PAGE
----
White wines from Rioja
We’ve spoken a lot about the wines from our region, D.O.Ca. Rioja, and although people tend to think red when they think of us, we must admit that if we are great it is also due in large part to other types of wine including whites, rosés and sparkling wines.
Yes, sparkling wines as well. In fact, the first Spanish examples of this style, made using the Champenoise method, came from Riojan soil. Specifically, from the Rioja Alta and Alavesa, presented in the 1857 Agricultural Exhibition in Madrid.
The first mention of Catalan Cava does not appear until fifteen years later.
In fact, the D.O. Cava is trans-territorial, that is to say, production is not limited to a certain region but rather it can be produced in several areas of Spain, including Rioja, in which cases the DOCa Rioja category is omitted in favour of the aforementioned one.
What has surely not escaped you is the existence of Riojan rosé wines. In fact, along with those from the D.O. Navarra they are amongst Spain’s most prestigious, and able to compete with the most famous in the world: those from Provence, where artisanal savoir-faire has passed through generations. Even film stars (including the ex-husband and wife team Pitt-Jolie) have got in on the act, making true cult wines, like the highly sought-after Château Miraval. We hope their emotional turmoil doesn’t affect the vines.
Anyway, let’s get back to Riojan rosés. Traditionally made from Garnacha (here it is the star), Tempranillo, and even Viura (which provides acidity), normally they don’t see any oak as here the aim is to achieve lightness and fruitiness, rather than structure. Talking of this style, we can exclusively reveal that Montecillo is going to add a new Rosé to its range, very much in this line.
Montecillo rosé is produced from Tempranillo, Garnacha and Graciano. The blend of the three varietals is carried out after fermentation and they are macerated for several weeks, bringing together the wine to obtain greater sweetness and fullness on the palate. It stands out for its unique aromas, fruitiness and crisp acidity. Broad and enveloping with the acidity well balanced with sweet fruit, it shows great freshness. On the finish, the aromas on the nose transform into intense varietal flavours.
With a great rice dish, seafood or fish you are assured a top-notch gourmet experience.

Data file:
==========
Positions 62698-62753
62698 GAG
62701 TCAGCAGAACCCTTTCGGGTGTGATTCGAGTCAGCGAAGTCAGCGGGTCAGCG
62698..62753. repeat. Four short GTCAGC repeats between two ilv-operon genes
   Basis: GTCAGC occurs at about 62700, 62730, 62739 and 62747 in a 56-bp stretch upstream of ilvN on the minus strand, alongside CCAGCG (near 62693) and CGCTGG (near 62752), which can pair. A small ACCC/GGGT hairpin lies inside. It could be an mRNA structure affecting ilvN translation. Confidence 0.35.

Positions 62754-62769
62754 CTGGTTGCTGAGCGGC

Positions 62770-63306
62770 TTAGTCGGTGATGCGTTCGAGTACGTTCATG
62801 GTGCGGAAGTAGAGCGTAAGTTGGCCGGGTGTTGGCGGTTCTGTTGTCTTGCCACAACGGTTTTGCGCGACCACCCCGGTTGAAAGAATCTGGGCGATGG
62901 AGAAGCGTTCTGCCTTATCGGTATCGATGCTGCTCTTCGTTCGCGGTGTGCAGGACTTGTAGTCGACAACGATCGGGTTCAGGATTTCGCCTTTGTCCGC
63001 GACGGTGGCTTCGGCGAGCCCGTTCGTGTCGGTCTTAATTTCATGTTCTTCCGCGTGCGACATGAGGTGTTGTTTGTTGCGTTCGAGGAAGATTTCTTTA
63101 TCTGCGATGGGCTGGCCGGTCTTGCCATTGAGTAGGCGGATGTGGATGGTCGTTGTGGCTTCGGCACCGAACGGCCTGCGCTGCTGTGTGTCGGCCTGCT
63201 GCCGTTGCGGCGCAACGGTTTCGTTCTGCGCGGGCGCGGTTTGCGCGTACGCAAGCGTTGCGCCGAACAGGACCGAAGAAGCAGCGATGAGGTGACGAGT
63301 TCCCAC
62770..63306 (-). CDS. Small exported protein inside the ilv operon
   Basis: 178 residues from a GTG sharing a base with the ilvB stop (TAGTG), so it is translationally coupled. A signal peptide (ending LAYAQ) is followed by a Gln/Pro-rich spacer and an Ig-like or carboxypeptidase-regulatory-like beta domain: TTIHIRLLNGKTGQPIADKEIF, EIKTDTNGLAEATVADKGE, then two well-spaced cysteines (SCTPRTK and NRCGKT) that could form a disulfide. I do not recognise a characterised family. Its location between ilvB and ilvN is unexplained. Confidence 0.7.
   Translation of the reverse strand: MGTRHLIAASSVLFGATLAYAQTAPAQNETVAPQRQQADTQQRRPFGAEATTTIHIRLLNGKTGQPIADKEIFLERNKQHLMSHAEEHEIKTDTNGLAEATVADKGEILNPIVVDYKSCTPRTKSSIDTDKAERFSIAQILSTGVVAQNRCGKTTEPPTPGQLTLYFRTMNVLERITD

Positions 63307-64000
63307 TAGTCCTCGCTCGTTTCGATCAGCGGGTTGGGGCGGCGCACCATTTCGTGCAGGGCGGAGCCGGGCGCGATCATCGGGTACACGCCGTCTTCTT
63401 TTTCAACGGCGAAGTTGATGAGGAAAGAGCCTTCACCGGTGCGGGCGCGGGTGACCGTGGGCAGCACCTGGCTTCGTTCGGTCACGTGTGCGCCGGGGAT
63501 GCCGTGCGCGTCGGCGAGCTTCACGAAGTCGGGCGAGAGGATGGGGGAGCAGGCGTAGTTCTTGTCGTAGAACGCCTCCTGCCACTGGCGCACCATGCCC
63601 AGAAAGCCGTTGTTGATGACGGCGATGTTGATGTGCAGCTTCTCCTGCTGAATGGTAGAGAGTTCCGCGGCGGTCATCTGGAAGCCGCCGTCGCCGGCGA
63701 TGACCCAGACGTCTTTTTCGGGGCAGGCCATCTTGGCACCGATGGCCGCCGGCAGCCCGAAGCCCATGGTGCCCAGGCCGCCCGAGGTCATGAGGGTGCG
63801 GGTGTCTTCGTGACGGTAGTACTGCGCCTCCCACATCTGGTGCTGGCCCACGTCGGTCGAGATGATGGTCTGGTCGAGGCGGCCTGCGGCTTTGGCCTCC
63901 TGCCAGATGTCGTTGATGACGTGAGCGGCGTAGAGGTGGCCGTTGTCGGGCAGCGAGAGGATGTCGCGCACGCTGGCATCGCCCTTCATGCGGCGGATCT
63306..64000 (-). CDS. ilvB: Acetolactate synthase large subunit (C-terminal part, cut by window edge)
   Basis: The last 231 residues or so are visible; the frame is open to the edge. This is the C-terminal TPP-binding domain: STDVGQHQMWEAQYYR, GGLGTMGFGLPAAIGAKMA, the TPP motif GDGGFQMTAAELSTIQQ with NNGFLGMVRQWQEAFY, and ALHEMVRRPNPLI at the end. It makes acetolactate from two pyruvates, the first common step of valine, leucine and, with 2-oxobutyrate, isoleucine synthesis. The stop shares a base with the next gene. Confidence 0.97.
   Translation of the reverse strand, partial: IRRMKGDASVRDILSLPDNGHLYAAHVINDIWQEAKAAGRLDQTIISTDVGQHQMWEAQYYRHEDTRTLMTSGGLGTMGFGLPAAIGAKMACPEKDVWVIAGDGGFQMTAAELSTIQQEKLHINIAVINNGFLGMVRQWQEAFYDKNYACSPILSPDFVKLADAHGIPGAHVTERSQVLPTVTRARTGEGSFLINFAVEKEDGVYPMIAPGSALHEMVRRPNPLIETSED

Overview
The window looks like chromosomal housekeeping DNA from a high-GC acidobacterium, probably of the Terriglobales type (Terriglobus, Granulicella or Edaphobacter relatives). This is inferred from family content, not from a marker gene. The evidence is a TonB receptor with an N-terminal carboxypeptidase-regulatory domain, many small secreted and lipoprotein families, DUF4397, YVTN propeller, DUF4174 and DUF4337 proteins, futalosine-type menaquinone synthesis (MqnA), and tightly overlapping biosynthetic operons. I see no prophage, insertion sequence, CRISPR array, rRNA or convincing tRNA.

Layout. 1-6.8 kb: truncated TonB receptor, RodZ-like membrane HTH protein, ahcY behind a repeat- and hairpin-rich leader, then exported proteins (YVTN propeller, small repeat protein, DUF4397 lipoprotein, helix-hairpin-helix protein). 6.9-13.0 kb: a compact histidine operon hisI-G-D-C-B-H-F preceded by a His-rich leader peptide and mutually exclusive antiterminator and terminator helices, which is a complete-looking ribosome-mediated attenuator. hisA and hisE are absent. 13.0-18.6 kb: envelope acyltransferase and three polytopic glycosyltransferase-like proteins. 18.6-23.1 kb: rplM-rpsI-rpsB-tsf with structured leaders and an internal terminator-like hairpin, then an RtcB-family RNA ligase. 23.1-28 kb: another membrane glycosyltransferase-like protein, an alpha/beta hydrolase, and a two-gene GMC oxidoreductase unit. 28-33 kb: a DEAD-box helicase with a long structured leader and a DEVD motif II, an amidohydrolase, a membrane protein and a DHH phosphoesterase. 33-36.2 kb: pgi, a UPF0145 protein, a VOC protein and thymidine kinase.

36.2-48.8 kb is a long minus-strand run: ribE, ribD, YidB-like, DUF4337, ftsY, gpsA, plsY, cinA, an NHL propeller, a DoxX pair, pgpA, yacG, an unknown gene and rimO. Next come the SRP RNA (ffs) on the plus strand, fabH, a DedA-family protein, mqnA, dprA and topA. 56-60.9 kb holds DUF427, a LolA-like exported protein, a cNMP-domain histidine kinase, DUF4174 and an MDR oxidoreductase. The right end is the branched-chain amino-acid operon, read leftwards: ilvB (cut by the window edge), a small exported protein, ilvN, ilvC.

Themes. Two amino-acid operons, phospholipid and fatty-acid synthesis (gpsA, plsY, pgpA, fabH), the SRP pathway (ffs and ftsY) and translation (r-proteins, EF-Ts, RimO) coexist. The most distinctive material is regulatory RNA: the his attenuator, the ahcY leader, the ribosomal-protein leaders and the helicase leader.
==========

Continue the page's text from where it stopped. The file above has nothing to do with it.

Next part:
And let’s go on to talk of the jewel of the crown, not red on this occasion, but in fact, white wine has given the Rioja D.O.Ca. as much international prestige as its reds, and among connoisseurs, it can be even more revered.
We are not talking about a solely modern phenomenon here, though that does of course exist, every winery is subject to consumer trends and Montecillo is joining the wave by incorporating (second exclusive of the day) Montecillo White to its portfolio.
Montecillo white is made with Viura, Tempranillo and Sauvignon Blanc. The Viura grapes come from old bush vines located in the Rioja Alta area. The Tempranillo variety is grown in more clayey soil, and the Sauvignon Blanc, in cool, chalky soils.
Montecillo white is an intensely fruity wine with notes of grapefruit, white fruit on a background of lime and hints of freshly toasted bread and creamy notes from its ageing on the lees. It is perfect for serving with smoked fish, white meats, foie gras, grilled meats, cured cheeses, rice dishes and Asian cuisine.
Despite the fact that white Rioja also includes some un-oaked examples that are widely available in supermarkets (and you shouldn’t disregard those wines that go unnoticed on the supermarket shelves but, with a little ageing, acquire a complexity that would be unexpected from any other part of the world), the fact remains that Rioja has received its well-deserved fame for white wines that, like our own, spend some time in oak.
In fact, there are already two cases of white wines that have achieved the legendary 100 Parker point status: CVNE Corona Semidulce, 1939, and Castillo de Ygay, Gran Reserva, 1986.
These wines are currently in the price range of more than 300 euros, so you can see the value that these wines can reach. It is not only due to the scores they get in these influential guides, though it certainly helps, just do a little online shopping for historic vintages from some of the most legendary wines and if you look at their rarity and price, you will see that we are clearly faced with a worldwide phenomenon on two levels.
The first is for light, easy-to-drink wines, that are appropriate for any kind of social occasion and go down well all types of consumers, and the second, is that fascinating world of expert collectors from all over the world, who seek us out as one of their most desirable items.